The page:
This density is brought about by gravity crushing the electrons of atoms together. Normally electrons with the same spin cannot occupy the same energy level, therefore only two electrons can occupy a single energy level (as electrons can spin only one of two ways). Because in a white dwarf the electrons are forced so closely, all the energy levels of the atoms are filled with electrons, and because no more than two electrons can fill the energy levels in the atoms within the white dwarf, the star becomes degenerate. At this point, there is insufficient gravity to compress the matter any more, as quantum mechanics will not allow for it, preventing the white dwarf from collapsing any further, stabilizing it.
Gravity at the surface of a white dwarf is around 100,000 times that of the Earth, the result is that heavier atoms in the atmosphere will sink into the surface, leaving only the lightest elements behind. Thus the thin atmosphere is made up mainly of hydrogen and helium. The temperature at this surface can range from 40,000 to 8,000 K, although white dwarfs as cool as 3,900 K have been found. The cooler the white dwarf, the older it is likely to be as they lose thermal energy over time. The surface itself is composed of a crust of carbon and oxygen, the bottom of which is believed be a crystalline lattice.
Observations of White Dwarfs
There are several ways to observe white dwarf stars. The first white dwarf to be discovered was found because it is a companion star to Sirius, a bright star in the constellation Canis Major. In 1844, astronomer Friedrich Bessel noticed that Sirius had a slight back and forth motion, as if it was orbiting an unseen object. In 1862, the optician and telescope maker Alvan Clark observed the predicted companion. This star was later determined to be a white dwarf. This pair are now referred to as Sirius A and B, B, being the white dwarf. The orbital period of this system is about 50 years.
Adriaan Van Maanen discovered the first lone white dwarf in 1917, now named after him as Van Maanen's Star. Over time, several other faint white stars were discovered to have high proper motion, indicating they were relatively near the Solar System, confirming them as white dwarfs as well. The term white dwarf itself was first coined by Willem Luyten in his observation of these stars in 1922. By 1939 18 such stars were known, increasing to over 100 by 1950, and over 9,000 known today.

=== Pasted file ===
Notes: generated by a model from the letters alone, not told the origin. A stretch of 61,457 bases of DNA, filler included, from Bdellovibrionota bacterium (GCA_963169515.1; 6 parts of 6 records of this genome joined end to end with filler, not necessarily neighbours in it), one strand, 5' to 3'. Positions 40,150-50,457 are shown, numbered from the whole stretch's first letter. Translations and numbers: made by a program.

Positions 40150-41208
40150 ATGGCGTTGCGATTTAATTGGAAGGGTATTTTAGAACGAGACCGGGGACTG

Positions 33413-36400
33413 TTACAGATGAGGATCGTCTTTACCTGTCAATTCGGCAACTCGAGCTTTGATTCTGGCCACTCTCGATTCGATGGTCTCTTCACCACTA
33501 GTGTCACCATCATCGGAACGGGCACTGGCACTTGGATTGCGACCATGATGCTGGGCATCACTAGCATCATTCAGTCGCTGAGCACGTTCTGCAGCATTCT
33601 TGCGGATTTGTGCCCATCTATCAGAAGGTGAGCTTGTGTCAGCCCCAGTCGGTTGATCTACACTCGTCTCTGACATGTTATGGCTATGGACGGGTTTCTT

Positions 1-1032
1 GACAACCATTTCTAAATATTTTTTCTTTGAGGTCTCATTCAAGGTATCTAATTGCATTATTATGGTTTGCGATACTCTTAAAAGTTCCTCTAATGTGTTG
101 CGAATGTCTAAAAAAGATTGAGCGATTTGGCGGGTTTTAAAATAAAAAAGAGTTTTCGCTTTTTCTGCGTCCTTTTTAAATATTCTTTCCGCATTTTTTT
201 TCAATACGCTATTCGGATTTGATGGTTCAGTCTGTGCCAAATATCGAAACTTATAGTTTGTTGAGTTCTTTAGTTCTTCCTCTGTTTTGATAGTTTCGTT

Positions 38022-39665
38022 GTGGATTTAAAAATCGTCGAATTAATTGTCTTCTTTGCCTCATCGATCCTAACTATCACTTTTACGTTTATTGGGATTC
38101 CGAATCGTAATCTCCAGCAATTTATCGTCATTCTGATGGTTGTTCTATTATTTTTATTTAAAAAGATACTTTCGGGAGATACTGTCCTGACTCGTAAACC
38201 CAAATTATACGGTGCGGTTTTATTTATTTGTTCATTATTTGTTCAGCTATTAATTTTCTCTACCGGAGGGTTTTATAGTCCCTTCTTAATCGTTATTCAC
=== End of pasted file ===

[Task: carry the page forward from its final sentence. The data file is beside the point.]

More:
The Hubble Space Telescope, with its 2.4 meter mirror and advanced optics, has been successfully viewing white dwarfs with its Wide Field and Planetary Camera. In August 1995, this camera observed more than 75 white dwarfs in the globular cluster M4 in the constellation Scorpius. These white dwarfs were so faint that the brightest of them was no more luminous than a 100 watt light bulb seen at the moon's distance.
- Fontaine, G., Brassard, P. and Bergeron, P. (2001). The Potential of White Dwarf Cosmochronology. Publications of the Astronomical Society of the Pacific, 113(782), pp.409-435. Bibcode:2001PASP..113..409F
- Werner, K. Hammer, N. J. Nagel, T. Rauch, T. Dreizler, S. 14th European Workshop on White Dwarfs, ASP Conference Series, Vol. 334 Proceedings of a meeting held at Kiel, July 19-23, 2004. Edited by D. Koester and S. Moehler. San Francisco: Astronomical Society of the Pacific, 2005, p.165 Bibcode:2005ASPC..334..165W arXiv:astro-ph/0410690
- the evolution of low-mass stars. Retrieved on 2019-03-22.
- Benvenuto, O. and De Vito, M. (2005). The formation of helium white dwarfs in close binary systems -- II. Monthly Notices of the Royal Astronomical Society, 362(3), pp.891-905. Bibcode:2005MNRAS.362..891B
- Late stages of evolution for low-mass stars. Retrieved on 2019-03-22.
- White dwarfs. Retrieved on 2019-03-22.
- Gates, E., Gyuk, G., Harris, H., Subbarao, M., Anderson, S., Kleinman, S., Liebert, J., Brewington, H., Brinkmann, J., Harvanek, M., Krzesinski, J., Lamb, D., Long, D., Neilsen, Jr., E., Newman, P., Nitta, A. and Snedden, S. (2004). Discovery of New Ultracool White Dwarfs in the Sloan Digital Sky Survey. The Astrophysical Journal, 612(2), pp.L129-L132. Bibcode:2004ApJ...612L.129G arXiv:astro-ph/0405566
- Holberg, J. B. (2005) American Astronomical Society Meeting 207, id.205.01; Bulletin of the American Astronomical Society, Vol. 37, p.1503 Bibcode:2005AAS...20720501H